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In December 1982, the Receiver sent a court-approved Third Notice to all Investors ("Third Notice") and an accompanying "Objection to Categorization" form to all Investors who filed Claim Forms. This Notice included a second tentative categorization of the Investor's claim. The Third Notice stated, inter alia, that (1) the district court had approved the categorization procedure, and (2) the court had ruled that any Investors who had not filed the claim by March 22, 1982 had no claim against the receivership estate unless they filed a declaration explaining their failure. The Objection to Categorization form notified each Investor of his or her tentative categorization, and whether the Investor had objected to such categorization. The notice stated that if an Investor objected to the tentative categorization, that Investor had to return a completed Objection to Categorization form to the Receiver by February 1, 1983, or the categorization would become final. Finally, the Third Notice stated that if an Investor had previously objected to the categorization and wished to withdraw the objection, the Investor must notify the Receiver in writing by February 1, 1983.


The Intervenors in this case fall into two groups: the Late Claimants and the Late Objectors. The Late Claimants are those Intervenors who failed to file their Claim Forms by March 22, 1982.1 The Late Objectors timely filed Claim Forms, but failed to file Objection to Categorization Forms prior to the February 1, 1983 deadline.2 In a series of rulings beginning in 1982 and continuing through 1985, the district court held that the Late Claimants were not entitled to file late claims and the Late Objectors were not entitled to file late objections. On November 5, 1985, the district court issued findings of fact and conclusions of law. The court ruled that the various Intervenors had not demonstrated "adequate or sufficient" grounds to allow the filing of late objection forms and late claim forms. The court entered final judgment against all the Intervenors, who timely appealed.



We review for abuse of discretion a district court's decisions involving its supervision of an equitable receivership. See SEC v. Lincoln Thrift Association, 577 F.2d 600, 606, 608-09 (9th Cir.1978); accord SEC v. Safety Finance Service, Inc., 674 F.2d 368, 372-73 (5th Cir.1982); SEC v. An-Car Oil Co., 604 F.2d 114, 119 (1st Cir.1979).



A. District Court Supervision of Equity Receiverships


As we have recognized, case law involving district court administration of an equity receivership (once the receivership is underway) is sparse and is usually limited to the facts of the particular case. See Lincoln Thrift, 577 F.2d at 607 & n. 11, 608. Two basic principles emerge, however, from cases involving equitable receiverships, many of which involve SEC-initiated receiverships.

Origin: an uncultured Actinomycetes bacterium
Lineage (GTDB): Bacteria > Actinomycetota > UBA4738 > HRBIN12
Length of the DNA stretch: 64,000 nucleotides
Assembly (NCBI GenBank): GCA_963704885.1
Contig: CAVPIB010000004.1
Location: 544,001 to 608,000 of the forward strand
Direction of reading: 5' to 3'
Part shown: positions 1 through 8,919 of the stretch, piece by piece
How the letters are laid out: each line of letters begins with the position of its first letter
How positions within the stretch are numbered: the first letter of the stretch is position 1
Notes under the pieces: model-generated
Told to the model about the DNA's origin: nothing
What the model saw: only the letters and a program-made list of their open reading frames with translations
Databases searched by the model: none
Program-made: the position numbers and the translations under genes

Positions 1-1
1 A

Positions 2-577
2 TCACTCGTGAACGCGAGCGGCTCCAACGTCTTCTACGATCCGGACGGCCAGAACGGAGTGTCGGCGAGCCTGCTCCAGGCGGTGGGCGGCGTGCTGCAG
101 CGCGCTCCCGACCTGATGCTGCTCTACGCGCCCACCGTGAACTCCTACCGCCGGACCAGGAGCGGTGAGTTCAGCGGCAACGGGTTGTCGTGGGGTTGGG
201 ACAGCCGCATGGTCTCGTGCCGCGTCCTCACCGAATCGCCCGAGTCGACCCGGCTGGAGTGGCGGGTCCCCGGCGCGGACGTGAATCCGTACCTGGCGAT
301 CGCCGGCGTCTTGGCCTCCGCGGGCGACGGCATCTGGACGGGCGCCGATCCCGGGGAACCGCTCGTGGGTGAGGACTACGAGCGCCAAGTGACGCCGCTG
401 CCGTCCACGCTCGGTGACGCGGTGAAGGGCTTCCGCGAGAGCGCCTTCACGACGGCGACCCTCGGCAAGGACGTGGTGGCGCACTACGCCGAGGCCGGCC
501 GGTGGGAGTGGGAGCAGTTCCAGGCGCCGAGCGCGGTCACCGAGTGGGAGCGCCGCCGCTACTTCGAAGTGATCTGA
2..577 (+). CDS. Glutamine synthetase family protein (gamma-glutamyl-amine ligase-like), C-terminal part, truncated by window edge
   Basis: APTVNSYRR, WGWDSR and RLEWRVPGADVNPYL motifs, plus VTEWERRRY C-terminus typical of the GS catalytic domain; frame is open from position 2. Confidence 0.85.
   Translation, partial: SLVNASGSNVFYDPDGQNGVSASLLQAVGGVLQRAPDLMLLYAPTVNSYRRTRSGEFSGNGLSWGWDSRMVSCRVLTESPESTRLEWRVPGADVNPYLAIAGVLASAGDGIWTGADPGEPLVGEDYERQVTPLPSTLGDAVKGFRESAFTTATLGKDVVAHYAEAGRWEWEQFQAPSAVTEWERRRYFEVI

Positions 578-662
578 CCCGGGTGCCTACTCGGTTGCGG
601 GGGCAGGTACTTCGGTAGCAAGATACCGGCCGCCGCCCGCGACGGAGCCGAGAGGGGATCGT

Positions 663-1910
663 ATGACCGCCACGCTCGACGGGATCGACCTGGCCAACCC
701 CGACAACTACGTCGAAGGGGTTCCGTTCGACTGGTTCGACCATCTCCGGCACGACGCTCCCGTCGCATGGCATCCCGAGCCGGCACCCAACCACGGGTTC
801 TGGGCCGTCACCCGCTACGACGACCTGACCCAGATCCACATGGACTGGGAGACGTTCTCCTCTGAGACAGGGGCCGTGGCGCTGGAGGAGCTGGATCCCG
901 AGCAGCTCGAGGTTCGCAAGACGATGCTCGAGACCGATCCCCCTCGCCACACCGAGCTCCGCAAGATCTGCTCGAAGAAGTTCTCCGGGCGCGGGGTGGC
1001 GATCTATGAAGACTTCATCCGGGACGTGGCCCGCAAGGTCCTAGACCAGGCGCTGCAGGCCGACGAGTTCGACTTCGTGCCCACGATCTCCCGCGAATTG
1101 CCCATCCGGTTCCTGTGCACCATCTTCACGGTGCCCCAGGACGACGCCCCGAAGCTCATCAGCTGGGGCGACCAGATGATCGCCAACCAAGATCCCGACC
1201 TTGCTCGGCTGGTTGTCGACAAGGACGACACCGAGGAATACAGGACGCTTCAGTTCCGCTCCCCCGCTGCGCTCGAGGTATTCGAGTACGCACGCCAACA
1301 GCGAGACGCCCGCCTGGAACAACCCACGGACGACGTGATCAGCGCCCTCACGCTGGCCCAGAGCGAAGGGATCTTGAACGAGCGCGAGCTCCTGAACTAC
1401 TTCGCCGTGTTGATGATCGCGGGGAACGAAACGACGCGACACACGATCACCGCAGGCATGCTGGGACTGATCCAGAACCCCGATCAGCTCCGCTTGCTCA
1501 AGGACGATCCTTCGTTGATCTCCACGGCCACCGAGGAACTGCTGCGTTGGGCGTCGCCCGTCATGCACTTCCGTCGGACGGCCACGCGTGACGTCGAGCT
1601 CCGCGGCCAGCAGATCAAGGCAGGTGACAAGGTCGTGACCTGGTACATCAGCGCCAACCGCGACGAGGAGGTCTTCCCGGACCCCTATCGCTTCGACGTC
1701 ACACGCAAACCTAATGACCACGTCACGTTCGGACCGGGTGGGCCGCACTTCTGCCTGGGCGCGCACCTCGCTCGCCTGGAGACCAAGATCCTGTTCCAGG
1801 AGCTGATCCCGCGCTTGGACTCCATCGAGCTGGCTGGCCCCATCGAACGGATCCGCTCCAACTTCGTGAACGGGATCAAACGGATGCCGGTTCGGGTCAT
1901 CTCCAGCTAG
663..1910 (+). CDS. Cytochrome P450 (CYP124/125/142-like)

First, a district court's power to supervise an equity receivership and to determine the appropriate action to be taken in the administration of the receivership is extremely broad. "[I]t is a recognized principle of law that the district court has broad powers and wide discretion to determine the appropriate relief in an equity receivership." Lincoln Thrift, 577 F.2d at 606; see Safety Finance, 674 F.2d at 373 (a court overseeing a receivership is accorded "wide discretionary powers" in light of "the concern for orderly administration"). The basis for broad deference to the district court's supervisory role in equity receiverships arises out of the fact that most receiverships involve multiple parties and complex transactions. In Lincoln Thrift, we reviewed a district court's denial of a creditor's motion to appoint additional trustee-receivers or, in the alternative, to appoint a creditor's committee to elect new trustee-receivers. We observed:


Neither party to this action cites any case which discusses whether this Court has the authority to actively enter the district court proceeding and give specific orders to the district court as to the method of conducting the equity receivership. We have not been any more successful than either of the parties in finding a case in point. It does, however, seem that it would be a cumbersome situation at best were this Court to actively intervene in the operation of the receivership, a position which should be avoided.


Lincoln Thrift, 577 F.2d at 608-09. We then concluded:


[T]his court should not place itself in the position of second guessing a district court judge who had an opportunity to acquire substantial knowledge of the facts and to evaluate the various legal positions after hearing their merits put forth by the various parties, particularly when there appears to be no clear abuse of discretion.


Id. at 609; see An-Car Oil 604 F.2d at 119 ("We hesitate to second-guess a discretionary decision made by the district court concerning a complicated matter with which it had intimate working knowledge for more than two years.").


Secondly, we have acknowledged that a primary purpose of equity receiverships is to promote orderly and efficient administration of the estate by the district court for the benefit of creditors. See SEC v. Wencke (Wencke II), 783 F.2d 829, 837 n. 9 (9th Cir.1986); First Empire Bank-New York v. FDIC, 572 F.2d 1361, 1368 (9th Cir.), cert. denied, 439 U.S. 919, 99 S.Ct. 293, 58 L.Ed.2d 265 (1978); accord Safety Finance, 674 F.2d at 373. Accordingly, we generally uphold reasonable procedures instituted by the district court that serve this purpose.3